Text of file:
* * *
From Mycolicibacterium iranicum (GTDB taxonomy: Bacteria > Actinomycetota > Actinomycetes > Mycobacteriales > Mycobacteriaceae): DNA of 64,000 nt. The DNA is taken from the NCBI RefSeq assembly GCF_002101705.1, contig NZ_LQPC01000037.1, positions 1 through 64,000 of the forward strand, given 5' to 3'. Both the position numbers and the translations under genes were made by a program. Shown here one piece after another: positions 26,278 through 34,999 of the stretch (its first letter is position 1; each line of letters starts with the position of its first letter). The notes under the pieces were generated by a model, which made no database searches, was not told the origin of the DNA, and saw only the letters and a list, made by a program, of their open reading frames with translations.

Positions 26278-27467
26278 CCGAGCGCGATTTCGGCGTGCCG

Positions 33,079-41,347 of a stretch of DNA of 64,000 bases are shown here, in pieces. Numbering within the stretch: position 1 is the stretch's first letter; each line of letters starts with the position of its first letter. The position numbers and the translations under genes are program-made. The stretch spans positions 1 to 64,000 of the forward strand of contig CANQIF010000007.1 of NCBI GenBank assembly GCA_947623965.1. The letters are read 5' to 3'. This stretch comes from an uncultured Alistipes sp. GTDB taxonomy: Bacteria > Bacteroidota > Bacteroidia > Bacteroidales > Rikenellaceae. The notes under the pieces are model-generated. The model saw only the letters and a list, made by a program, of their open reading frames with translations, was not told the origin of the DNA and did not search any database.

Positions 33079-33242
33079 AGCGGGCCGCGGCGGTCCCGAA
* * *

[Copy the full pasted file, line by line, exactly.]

From Mycolicibacterium iranicum (GTDB taxonomy: Bacteria > Actinomycetota > Actinomycetes > Mycobacteriales > Mycobacteriaceae): DNA of 64,000 nt. The DNA is taken from the NCBI RefSeq assembly GCF_002101705.1, contig NZ_LQPC01000037.1, positions 1 through 64,000 of the forward strand, given 5' to 3'. Both the position numbers and the translations under genes were made by a program. Shown here one piece after another: positions 26,278 through 34,999 of the stretch (its first letter is position 1; each line of letters starts with the position of its first letter). The notes under the pieces were generated by a model, which made no database searches, was not told the origin of the DNA, and saw only the letters and a list, made by a program, of their open reading frames with translations.

Positions 26278-27467
26278 CCGAGCGCGATTTCGGCGTGCCG

Positions 33,079-41,347 of a stretch of DNA of 64,000 bases are shown here, in pieces. Numbering within the stretch: position 1 is the stretch's first letter; each line of letters starts with the position of its first letter. The position numbers and the translations under genes are program-made. The stretch spans positions 1 to 64,000 of the forward strand of contig CANQIF010000007.1 of NCBI GenBank assembly GCA_947623965.1. The letters are read 5' to 3'. This stretch comes from an uncultured Alistipes sp. GTDB taxonomy: Bacteria > Bacteroidota > Bacteroidia > Bacteroidales > Rikenellaceae. The notes under the pieces are model-generated. The model saw only the letters and a list, made by a program, of their open reading frames with translations, was not told the origin of the DNA and did not search any database.

Positions 33079-33242
33079 AGCGGGCCGCGGCGGTCCCGAA